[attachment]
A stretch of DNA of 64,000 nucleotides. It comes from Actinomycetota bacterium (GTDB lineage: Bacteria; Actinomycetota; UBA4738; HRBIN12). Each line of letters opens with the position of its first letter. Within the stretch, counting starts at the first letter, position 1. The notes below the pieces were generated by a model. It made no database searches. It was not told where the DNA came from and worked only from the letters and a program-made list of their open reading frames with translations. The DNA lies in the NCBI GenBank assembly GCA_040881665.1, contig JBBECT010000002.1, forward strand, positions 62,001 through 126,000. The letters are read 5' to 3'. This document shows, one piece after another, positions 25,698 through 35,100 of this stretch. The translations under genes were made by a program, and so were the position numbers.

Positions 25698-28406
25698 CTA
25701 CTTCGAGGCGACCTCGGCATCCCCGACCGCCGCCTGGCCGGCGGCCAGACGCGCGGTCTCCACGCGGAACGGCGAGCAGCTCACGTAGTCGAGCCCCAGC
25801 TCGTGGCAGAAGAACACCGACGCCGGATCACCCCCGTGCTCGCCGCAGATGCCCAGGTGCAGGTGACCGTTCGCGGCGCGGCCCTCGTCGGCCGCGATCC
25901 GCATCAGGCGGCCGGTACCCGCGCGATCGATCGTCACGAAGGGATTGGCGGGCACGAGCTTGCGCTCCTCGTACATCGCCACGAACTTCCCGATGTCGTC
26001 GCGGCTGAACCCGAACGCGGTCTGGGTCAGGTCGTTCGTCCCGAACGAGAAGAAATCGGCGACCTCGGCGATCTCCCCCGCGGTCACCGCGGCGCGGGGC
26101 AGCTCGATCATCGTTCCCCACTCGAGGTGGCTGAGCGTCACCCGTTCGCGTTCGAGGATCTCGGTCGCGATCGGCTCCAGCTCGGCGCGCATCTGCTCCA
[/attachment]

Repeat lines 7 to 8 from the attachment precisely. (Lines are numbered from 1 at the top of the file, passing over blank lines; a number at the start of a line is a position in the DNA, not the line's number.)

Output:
26001 GCGGCTGAACCCGAACGCGGTCTGGGTCAGGTCGTTCGTCCCGAACGAGAAGAAATCGGCGACCTCGGCGATCTCCCCCGCGGTCACCGCGGCGCGGGGC
26101 AGCTCGATCATCGTTCCCCACTCGAGGTGGCTGAGCGTCACCCGTTCGCGTTCGAGGATCTCGGTCGCGATCGGCTCCAGCTCGGCGCGCATCTGCTCCA